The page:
"You're usually very glib and silver tongued, Artemus. This is a bit disconcerting. I'm
offering you a job. It's an easy question and requires a simple ‘yes’ or ‘no’ answer," Mr.
Grant urged.

"I'm completely at a loss," Artemus answered spreading his hands again. "May I think
about it or do you need an answer immediately?"

"I would prefer an answer immediately, but if you need to think about it, perhaps I'm
mistaken in my choice," the President told him.

Across the room, Jim thought to himself, 'Say no' and then, in silent response to the President, 'You are mistaken'.

"I'm honored, Mr. President," Artemus began, then added, "Is the retirement good?"

'Mercenary', Jim thought sourly.

"That's the Artemus Gordon I know," Mr. Grant laughed, "And yes, the retirement is very
good. Do you accept my offer?"

"Yes, sir, I accept. I only hope I live up to your expectations," Artemus answered
enthusiastically. He had never considered a career change, but this intrigued him. He was
a man of many interests and the opportunity to grow and learn was decidedly appealing
to him.

"You'll be working with another agent," Mr. Grant said.

"And would that be Capt. West who has been trying so hard to be part of the
furnishings?" Artemus asked not looking at Jim.

Jim turned quickly. He hadn't thought the man had noticed him.

Mr. Grant chuckled, "It would indeed. James, will you join us, please?"

Artemus stood and faced Jim as he approached. "Capt. West," he greeted cheerily, "Nice
to see you again."

"It's Mr. West now," Jim answered evenly.

"Actually, it's Jim, isn't it? I can still call you Jim, I presume?" Artemus asked pleasantly.

"Alright, Artemus, yes, call me Jim," he said flashing a winning grin that held no feeling.

"James, I want you to prepare Artemus for the training program," Mr. Grant instructed,
"And by the way, I'm putting a private train at your disposal. You'll be traveling
extensively from now on and I want you two to consider it your home."

"That's very generous, sir," Jim answered sincerely.

"Yes, thank you," Artemus added.

"It's waiting for you at Union Station. Make yourselves at home and report to me on
Friday," the President told them, "Artemus, you'll go through the training program next
week."

"Yes, sir," Artemus smiled and nodded once.

"That's all, gentlemen," Mr. Grant dismissed them. "Douglas, stay a moment, will you?"

Jim and Artemus left the President's office together. Artemus picked up the valise he'd
left in the outer office and turned to Sallie. "Until we meet again, my little desert flower,"
he crooned leaning close to her and chucking her lightly under the chin.

"Go ... away," was all Sallie would say as she turned bright red.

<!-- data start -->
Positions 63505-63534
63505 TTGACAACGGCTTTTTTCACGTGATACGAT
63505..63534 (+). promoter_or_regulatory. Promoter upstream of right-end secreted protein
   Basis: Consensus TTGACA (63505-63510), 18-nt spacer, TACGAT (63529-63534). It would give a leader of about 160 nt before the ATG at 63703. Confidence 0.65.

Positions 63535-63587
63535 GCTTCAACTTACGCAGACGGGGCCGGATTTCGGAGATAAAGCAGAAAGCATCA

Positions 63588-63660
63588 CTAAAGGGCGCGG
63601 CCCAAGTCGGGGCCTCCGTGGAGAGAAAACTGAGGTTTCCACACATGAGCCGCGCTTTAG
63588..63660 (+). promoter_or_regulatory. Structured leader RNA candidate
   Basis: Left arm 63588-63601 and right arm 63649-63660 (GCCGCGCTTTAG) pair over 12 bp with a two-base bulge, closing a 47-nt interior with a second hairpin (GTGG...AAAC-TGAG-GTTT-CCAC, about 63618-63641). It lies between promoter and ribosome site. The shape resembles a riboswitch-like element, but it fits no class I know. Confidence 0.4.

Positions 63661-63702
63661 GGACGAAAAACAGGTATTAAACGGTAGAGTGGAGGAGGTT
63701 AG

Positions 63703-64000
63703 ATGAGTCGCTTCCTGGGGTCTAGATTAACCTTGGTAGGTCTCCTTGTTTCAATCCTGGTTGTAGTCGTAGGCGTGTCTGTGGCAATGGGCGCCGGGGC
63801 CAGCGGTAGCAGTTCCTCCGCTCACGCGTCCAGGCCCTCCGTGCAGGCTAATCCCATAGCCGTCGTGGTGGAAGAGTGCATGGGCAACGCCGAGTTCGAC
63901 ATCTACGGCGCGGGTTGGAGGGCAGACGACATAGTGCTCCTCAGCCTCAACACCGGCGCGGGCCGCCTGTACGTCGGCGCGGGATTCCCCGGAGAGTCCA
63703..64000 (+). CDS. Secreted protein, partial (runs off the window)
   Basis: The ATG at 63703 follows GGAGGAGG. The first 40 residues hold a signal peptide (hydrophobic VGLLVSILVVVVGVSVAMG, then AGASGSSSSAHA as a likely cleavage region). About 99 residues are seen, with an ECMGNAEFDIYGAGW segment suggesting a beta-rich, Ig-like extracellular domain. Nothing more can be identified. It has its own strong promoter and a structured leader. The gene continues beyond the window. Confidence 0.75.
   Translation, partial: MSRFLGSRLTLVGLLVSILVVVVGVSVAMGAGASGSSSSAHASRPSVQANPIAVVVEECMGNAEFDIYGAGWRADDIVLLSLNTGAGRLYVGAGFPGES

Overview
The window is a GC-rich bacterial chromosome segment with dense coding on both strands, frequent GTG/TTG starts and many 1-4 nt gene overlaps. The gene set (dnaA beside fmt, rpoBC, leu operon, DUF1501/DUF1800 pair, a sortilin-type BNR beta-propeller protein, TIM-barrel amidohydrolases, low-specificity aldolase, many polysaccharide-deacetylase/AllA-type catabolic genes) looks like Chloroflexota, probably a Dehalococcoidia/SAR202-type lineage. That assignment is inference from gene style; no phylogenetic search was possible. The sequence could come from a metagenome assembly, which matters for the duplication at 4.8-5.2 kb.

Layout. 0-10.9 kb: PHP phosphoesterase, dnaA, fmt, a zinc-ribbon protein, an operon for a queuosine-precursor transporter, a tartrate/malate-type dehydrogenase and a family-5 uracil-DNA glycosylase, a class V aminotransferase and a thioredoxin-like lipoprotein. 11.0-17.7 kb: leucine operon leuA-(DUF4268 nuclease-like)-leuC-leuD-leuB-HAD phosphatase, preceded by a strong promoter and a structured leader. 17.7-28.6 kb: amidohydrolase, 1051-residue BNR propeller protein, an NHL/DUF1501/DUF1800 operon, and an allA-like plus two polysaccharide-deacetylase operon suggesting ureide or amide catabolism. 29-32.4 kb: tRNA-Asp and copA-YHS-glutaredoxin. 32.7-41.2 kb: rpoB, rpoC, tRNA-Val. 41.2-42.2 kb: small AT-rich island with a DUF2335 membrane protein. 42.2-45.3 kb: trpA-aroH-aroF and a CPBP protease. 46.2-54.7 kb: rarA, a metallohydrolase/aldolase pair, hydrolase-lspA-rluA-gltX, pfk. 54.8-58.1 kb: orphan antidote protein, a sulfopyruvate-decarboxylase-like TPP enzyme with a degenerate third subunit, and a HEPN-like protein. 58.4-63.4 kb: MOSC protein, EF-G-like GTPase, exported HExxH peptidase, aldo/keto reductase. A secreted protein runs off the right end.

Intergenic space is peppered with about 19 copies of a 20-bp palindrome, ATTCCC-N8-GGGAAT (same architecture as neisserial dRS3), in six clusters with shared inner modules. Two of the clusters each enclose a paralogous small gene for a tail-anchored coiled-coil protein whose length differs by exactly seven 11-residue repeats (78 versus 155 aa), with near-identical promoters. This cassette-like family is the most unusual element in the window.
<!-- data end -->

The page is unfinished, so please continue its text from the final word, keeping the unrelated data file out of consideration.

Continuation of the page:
Artemus put his hand over his heart, "You cut me to the heart, dear lady," he said
dramatically then gave her a bright smile.

Sallie could not help but smile and Artemus grinned broader. "That's the spirit," he said
as he left the office.

In his office, President Grant turned to Col. Richmond. “Well, Douglas, what do you
think of these two?” he asked.

“James is a proven entity, sir,” Col. Richmond started, “As your aide de camp and now
with the Secret Service, he’s proven himself reliable, capable, and intelligent. However,
he seems to be angry, sir. I hope your *ssessment of his disposition being due to lack of
use of his natural talents is correct. If not, he could be a problem,” Col. Richmond
scratched his eyebrow absently as he answered. “And I don’t think you or I want to start
this new age for the Secret Service with a problem already built in.”

“I think I’m correct. He’ll do the mundane, and do it well, as long as that’s not all he has
to do,” Mr. Grant answered confidently. “I know him to be a polite and thoughtful young
man. I believe he’s lost his way in that respect, and the unflappable Artemus Gordon may
just be what he needs to get back on that lost path. And speaking of Artemus, what do
you think of him?” Mr. Grant wanted to know the Colonel’s opinion.

Douglas Richmond had his reservations. “Well, frankly, Mr. President, I don’t look
forward to reining in that one. You know he is in possession of my two most pet peeves,
disrespect and insubordination.”

“He’s not really disrespectful, Douglas. In fact he’s extremely polite. Did you hear
anything disrespectful in here?” Mr. Grant asked pointedly.

“No, sir, I’ll admit I did not. But a man who is insubordinate, by your own admission,
well, the only solution I’ve ever had is to break his rank. Since rank has nothing to do
with this position, I don’t know how I’m going to deal with him,” Col. Richmond